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  • Writer's pictureJolanta Nowobilski

How to Organize Your Freezer (And Get The Most Use Out Of It)

While everyone's freezer space is different, there are a few ways to save space to save time and money.

What's in it?

Like I said, everyone's freezer looks different. Here's a list of my favorite foods that are freezer-friendly:

- cooked legumes (like chickpeas or lentils)

- cooked grains (like rice, barley, bread, etc.)

- meats

- desserts (like cookie dough, baked cakes, and, of course, ice cream)

- prepared meals or sauces

- nuts and seeds (freezing helps them from going rancid too quickly)

- fruit peels (to make candied peels at a later date)


There are so many different options here to consider: plastic vs. glass vs. bags vs. boxes...the list goes on.

I do not believe that there is one superior method to another. Certain types of containers are better for one thing than another.

I personally use a combination of glass containers, plastic bags, and leftover Talenti containers (if you know, you know). Most of my prepared meals go into the glass containers. If I have a batch of something that I will be breaking off bits every once in a while (like cookie dough), then I put it in my plastic bags.


This seems like an over-the-top step, but it can save you time, money, and confusion in the future if implemented correctly.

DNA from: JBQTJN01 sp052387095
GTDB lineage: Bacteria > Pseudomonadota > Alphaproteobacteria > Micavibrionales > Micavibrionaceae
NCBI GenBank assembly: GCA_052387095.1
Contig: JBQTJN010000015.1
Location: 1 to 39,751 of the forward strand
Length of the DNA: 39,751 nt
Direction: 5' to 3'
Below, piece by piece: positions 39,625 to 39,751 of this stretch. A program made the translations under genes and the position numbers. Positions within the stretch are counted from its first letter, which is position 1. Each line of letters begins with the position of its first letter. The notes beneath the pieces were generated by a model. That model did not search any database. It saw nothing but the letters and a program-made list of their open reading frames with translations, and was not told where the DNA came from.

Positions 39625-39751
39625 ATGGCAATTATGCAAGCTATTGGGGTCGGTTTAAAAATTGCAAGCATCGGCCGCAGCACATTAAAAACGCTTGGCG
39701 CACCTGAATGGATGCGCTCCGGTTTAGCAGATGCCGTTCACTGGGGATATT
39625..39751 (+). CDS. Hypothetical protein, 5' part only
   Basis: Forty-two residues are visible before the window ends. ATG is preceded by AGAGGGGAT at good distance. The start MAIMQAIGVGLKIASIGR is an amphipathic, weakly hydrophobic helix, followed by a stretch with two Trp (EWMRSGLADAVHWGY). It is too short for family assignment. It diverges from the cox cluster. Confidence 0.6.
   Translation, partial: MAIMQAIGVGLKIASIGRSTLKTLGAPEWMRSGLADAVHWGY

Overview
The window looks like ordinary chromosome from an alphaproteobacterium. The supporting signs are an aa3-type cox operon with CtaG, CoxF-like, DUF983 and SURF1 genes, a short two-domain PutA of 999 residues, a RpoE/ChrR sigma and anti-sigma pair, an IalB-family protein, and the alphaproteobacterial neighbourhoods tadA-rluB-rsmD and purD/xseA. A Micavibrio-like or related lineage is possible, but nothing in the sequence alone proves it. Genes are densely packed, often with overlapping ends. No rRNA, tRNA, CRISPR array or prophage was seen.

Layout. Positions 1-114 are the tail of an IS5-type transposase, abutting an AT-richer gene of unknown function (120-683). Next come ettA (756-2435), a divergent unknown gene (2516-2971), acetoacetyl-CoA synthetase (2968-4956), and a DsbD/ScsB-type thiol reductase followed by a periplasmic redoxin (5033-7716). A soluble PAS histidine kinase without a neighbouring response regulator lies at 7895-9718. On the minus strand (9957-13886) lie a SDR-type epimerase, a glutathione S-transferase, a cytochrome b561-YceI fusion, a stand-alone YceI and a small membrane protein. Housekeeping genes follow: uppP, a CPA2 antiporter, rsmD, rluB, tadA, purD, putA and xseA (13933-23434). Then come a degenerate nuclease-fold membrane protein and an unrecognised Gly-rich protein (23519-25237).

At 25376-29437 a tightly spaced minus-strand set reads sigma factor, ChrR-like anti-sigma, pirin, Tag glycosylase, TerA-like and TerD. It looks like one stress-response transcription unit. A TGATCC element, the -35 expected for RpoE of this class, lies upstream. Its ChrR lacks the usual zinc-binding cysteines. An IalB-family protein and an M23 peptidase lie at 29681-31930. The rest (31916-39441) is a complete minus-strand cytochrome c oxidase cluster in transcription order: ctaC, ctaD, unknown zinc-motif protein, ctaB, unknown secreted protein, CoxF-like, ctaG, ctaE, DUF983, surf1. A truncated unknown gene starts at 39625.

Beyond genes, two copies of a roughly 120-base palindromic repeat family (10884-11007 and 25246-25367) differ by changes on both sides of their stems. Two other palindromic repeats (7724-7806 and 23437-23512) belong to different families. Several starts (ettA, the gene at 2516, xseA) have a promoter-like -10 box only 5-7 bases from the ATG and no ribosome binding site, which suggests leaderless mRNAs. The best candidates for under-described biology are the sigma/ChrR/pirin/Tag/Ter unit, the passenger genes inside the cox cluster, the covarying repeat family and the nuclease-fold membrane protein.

For containers in my freezer, I like to have on my label:

- name of the food

- date it was made

- use by date has a great resource on guidelines for freezer storage times

Where To Place Your Items

The FDA doesn't give specific recommendations for organization in the freezer. With such low temperatures, bacteria seizes growth. This means that frozen food doesn't have an expiation date and there is little risk in foods contaminating each other. However, for best quality (i.e. reduced chance of freezer burn), it is best to use your foods generally within three months of freezing

To make the most out of your freezer, use the FIFO method (First In, First Out). This means that the food with the soonest use-by date (conveniently written on your label) is the first thing you see. The foods with the furthest use-by date are in the back or bottom of the freezer.

With so much variability in the size, shape, and compartmentalization of the freezer space, the FIFO method will look different depending on your freezer. Ultimately, you should use a method that you know will work best for you.


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